Dir. by Andrew Stephan and John Dorsey
From the moment his son Todd was born, Marv Marinovich crafted Todd into a football/Robocop hybrid. Every single aspect of Todd’s life was controlled, all for the purpose of creating a God of football. And he did. Todd Marinovich was a hell of a quarterback – a star at USC who was eventually drafted by the Raiders. But the moment Todd experienced college freedom, he chose to rebel. The result is a devastating story of the life long effects of debilitating parental control.
6. Once Brothers
Dir. by Michael Tolajian
Once Brothers tells the story of the tumultuous relationship between Vlade Divac and Dražen Petrović. Both men soared on the Yugoslavia national basketball team, allowing them to be drafted into the NBA. Divac become a star with the Lakers, and Petrović a benchwarmer with the Trail Blazers. Despite their differing success in the NBA, they remained loyal friends. But when war broke out in their native land, Divac (from Serbia) and Petrović (from Croatia) quickly grew apart, and never made amends. A heartbreaking tale of the stubbornness that consumes a fractured friendship.
5. Catching Hell
Dir. Alex Gibney
October 14, 2003. Game six of the National League Championship Series, with the Chicago Cubs leading the Florida Marlins 3 games to 2. In the eighth inning, a Marlin hits a foul ball high and to the left. Alou jumps to make the catch, but the ball is picked off by Steve Bartman, a Cubs fan eager to nab a World Series foul ball. Alou lands on the ground and screams at Bartman, enraged. Most everyone else in the stadium would soon follow suit. Within days, the entire town of Chicago was gunning for Bartman.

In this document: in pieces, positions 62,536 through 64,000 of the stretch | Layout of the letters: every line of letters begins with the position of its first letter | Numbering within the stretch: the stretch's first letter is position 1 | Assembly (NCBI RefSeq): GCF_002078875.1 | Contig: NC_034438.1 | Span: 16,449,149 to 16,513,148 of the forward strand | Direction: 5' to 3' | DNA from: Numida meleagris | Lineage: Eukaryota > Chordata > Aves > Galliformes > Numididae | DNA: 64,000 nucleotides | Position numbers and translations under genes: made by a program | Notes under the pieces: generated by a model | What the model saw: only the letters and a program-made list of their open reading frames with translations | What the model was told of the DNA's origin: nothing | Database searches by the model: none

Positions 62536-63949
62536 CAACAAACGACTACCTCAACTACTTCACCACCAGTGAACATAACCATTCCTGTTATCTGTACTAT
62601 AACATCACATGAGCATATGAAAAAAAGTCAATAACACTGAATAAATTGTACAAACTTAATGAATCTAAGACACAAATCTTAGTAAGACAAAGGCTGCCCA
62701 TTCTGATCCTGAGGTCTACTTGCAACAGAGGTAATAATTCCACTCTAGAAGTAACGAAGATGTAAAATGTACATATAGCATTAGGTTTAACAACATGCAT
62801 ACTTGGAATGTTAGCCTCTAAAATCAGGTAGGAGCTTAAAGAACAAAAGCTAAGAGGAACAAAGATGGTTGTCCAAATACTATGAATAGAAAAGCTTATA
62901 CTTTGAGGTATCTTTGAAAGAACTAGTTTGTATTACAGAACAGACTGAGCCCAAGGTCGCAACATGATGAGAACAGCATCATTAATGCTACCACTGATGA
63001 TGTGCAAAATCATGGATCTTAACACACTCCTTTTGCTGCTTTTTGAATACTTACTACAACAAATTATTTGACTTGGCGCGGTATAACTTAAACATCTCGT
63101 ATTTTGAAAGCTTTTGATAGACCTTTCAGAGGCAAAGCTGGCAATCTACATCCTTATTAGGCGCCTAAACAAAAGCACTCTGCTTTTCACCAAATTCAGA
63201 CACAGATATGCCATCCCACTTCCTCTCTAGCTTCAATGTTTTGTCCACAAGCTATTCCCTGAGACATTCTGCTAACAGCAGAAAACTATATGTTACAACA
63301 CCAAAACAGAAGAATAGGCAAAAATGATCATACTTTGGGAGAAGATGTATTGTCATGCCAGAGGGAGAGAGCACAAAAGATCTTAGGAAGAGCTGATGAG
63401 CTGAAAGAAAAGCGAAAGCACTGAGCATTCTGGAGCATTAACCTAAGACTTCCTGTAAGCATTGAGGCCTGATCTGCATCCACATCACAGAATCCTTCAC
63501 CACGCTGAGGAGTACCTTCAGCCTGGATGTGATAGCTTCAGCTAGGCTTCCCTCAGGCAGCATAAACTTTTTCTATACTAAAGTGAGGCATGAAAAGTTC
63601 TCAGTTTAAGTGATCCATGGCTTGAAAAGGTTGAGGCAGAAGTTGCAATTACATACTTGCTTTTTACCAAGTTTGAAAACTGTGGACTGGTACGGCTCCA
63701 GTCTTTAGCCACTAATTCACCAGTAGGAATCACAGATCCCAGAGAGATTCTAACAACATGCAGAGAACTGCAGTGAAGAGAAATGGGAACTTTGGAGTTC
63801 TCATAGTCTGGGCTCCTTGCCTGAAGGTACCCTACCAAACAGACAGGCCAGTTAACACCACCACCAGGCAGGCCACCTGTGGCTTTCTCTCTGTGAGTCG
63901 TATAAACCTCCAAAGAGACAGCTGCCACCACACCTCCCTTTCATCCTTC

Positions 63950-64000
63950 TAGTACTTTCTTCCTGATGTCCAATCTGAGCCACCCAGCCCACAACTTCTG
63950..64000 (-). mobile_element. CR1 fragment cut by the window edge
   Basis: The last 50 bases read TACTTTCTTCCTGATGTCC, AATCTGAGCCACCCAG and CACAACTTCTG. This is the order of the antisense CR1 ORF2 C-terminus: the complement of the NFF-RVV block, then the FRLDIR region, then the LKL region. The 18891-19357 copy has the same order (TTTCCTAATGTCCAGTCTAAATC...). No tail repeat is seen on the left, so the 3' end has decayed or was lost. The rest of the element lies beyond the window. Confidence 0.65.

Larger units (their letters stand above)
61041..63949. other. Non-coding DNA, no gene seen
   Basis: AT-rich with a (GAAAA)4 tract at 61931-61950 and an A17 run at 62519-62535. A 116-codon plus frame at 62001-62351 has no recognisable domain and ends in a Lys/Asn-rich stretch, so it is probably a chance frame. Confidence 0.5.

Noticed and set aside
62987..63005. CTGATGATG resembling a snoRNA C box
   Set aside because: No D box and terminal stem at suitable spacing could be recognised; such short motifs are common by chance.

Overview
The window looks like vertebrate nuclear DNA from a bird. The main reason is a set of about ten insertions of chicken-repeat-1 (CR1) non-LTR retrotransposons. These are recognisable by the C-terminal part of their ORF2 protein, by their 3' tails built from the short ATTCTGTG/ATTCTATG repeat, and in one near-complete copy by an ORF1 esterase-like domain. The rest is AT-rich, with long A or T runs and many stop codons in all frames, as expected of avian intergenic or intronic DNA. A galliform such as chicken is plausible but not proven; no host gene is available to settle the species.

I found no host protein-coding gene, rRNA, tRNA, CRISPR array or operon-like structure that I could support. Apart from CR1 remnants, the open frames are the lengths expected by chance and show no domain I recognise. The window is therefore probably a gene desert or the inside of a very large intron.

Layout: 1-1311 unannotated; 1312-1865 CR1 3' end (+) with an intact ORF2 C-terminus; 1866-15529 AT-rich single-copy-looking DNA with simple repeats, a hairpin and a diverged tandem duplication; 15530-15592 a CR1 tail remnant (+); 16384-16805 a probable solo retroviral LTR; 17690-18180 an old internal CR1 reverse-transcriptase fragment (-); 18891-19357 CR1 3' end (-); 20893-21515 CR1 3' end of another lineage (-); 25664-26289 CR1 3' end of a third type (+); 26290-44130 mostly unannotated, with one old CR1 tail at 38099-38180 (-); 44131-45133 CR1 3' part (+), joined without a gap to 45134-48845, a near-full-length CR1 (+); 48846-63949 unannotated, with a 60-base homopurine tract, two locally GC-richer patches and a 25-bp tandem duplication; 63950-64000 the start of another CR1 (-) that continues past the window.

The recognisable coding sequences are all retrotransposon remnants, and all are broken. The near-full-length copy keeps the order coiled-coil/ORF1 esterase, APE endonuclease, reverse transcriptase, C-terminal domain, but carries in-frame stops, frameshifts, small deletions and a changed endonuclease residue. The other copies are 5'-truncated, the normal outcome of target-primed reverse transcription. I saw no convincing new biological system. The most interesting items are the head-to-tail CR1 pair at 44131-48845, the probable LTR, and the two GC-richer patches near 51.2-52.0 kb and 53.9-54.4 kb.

Oscar winner Alex Gibney takes an infamous moment in contemporary sports and explores every single aspect of it. Was Bartman really at fault? Did Alou really have a chance at catching the ball? Or are we, as a society hell bent on quick justice, to blame?
4. Without Bias
Dir. by Kirk Fraser
Len Bias was a star basketball player at Maryland who, in 1986, was the second overall NBA draft pick. Two days after he signed with the Boston Celtics, Bias died of a cocaine overdose, shocking his teammates, his family, and the nation. Many sports journalists have hailed Bias as the finest player to never make it to the pro level. Archival footage helps establish this point, as it beautifully showcases Bias’ magical talent. The death of Len Bias should be where Without Bias ends. But, tragically, there’s more to the story, and Fraser never hints at shying away.